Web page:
To our knowledge, this is the first retrospective, multicenter, PMS case-control study investigated the impact of hydrogen/oxygen therapy on length of hospitalization in ordinary COVID-19 patients. The study revealed that hydrogen/oxygen inhalation might reduce length of hospitalization and increase hospital discharge rates of ordinary COVID-19 patients.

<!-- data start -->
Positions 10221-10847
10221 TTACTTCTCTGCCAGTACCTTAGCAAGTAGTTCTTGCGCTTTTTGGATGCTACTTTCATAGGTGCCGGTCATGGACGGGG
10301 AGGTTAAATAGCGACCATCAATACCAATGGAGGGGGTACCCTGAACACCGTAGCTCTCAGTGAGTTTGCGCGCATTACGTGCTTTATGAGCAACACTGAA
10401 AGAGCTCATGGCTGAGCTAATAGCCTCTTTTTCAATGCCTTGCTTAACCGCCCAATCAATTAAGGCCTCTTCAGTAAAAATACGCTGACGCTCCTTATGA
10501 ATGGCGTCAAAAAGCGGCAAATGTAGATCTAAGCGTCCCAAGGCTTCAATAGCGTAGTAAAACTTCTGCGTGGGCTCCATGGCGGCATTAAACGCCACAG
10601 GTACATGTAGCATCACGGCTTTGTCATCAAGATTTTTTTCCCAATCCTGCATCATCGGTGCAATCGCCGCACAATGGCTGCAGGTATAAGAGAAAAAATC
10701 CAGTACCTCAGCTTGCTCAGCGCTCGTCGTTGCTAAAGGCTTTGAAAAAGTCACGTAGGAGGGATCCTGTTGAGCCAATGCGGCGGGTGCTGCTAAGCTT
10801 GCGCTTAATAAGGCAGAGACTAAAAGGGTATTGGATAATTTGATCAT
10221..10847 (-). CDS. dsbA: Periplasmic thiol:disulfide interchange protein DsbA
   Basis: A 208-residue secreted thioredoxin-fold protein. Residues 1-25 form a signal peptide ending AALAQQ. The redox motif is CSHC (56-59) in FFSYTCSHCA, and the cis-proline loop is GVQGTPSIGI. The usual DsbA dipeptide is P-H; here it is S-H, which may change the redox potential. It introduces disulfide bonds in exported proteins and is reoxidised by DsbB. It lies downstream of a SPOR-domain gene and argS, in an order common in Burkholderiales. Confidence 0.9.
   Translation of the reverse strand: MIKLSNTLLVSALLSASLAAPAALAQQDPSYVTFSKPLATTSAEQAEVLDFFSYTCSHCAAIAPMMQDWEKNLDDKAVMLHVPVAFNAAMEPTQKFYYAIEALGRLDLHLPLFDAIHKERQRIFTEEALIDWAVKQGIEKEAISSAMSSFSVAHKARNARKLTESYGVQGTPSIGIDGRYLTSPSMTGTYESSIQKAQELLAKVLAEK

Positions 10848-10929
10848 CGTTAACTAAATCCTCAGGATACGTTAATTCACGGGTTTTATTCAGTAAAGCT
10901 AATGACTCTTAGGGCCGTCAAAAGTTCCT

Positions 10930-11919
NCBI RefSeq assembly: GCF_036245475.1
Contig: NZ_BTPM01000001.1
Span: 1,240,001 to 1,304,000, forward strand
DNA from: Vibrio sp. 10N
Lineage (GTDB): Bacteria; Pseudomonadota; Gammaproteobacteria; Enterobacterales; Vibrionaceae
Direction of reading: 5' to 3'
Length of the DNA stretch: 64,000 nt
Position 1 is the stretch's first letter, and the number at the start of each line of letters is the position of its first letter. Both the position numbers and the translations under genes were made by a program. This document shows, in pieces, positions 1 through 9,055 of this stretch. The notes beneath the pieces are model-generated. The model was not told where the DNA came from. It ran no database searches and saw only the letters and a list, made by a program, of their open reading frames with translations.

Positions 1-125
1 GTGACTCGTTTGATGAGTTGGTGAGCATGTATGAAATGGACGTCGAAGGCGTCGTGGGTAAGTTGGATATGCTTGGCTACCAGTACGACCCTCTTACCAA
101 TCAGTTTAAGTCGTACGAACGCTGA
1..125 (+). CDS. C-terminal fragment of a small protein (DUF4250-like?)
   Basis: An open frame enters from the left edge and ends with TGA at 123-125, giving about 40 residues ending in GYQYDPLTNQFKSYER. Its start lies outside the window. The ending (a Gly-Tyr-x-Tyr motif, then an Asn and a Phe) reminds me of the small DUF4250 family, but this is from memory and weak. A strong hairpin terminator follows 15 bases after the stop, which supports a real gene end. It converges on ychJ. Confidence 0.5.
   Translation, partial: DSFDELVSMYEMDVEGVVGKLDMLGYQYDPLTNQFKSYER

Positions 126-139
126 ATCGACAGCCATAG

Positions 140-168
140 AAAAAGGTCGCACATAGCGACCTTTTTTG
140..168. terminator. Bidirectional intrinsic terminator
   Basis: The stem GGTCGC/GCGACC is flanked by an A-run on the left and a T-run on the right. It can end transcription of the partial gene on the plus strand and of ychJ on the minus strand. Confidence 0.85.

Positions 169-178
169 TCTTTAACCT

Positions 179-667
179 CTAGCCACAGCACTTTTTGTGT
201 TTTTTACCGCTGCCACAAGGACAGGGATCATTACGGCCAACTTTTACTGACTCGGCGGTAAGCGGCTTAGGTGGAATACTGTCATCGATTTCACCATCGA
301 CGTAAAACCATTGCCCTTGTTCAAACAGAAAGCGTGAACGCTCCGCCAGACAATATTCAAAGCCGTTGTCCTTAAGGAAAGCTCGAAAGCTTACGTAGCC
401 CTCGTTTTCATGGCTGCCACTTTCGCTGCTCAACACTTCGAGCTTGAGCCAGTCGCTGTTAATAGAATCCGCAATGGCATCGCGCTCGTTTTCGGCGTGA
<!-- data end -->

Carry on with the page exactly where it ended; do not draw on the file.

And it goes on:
The pandemic of COVID-19 has placed an unprecedented strain on health authorities across the world. The rapid spread of the SARS-CoV-2 virus throughout the world caused the COVID-19 patients needing hospitalization have increase rapidly . The fear, however, is that an increased length of hospitalization poses a major challenge to the health system. On the one hand, it prolonged COVID-19 exposure for patients and health care providers, and thus increases the rate of infection . On the other hand, an increased duration of hospital stay reduce available beds available beds for other patients, increases use of facemasks and protective clothing, and reduce the effective allocation rate of resources, which caused the healthcare services being overwhelmed . Additionally, a longer length of hospitalization means a greater medical costs, and thus lead to patients being overwhelmed. Therefore, shorten the length of hospitalization of COVID-19 patients may improve resource utilization, reduce the rate of infection and ultimately reduce pressure on health systems. Excitingly, the most striking finding of the present study is that hydrogen/oxygen therapy can shorten the length of hospitalization. Although only 1-day shorten in median length of hospitalization is not striking in primary analysis, the results of sensitivity analysis remain support the efficacy of hydrogen/oxygen therapy with more notable improvement, particularly in real-world setting (4.5 days). From the perspective of data distribution, we found that the median length of hospitalization in hydrogen/oxygen group had a narrower 95% CI and smaller upper/lower margin compared to that in the oxygen group (95% CI, 9–15 days vs. 95% CI, 11–20 days), suggesting more patients in the hydrogen/oxygen group had relatively shorter length of hospitalization. The higher hospital discharge rates at 21 days (93.9% vs. 74.5%; HR = 1.92; p = 0.005) also supported this hypothesis. Overall, hydrogen/oxygen has superiority than oxygen in shortening length of hospitalization for patient with ordinary COVID-19.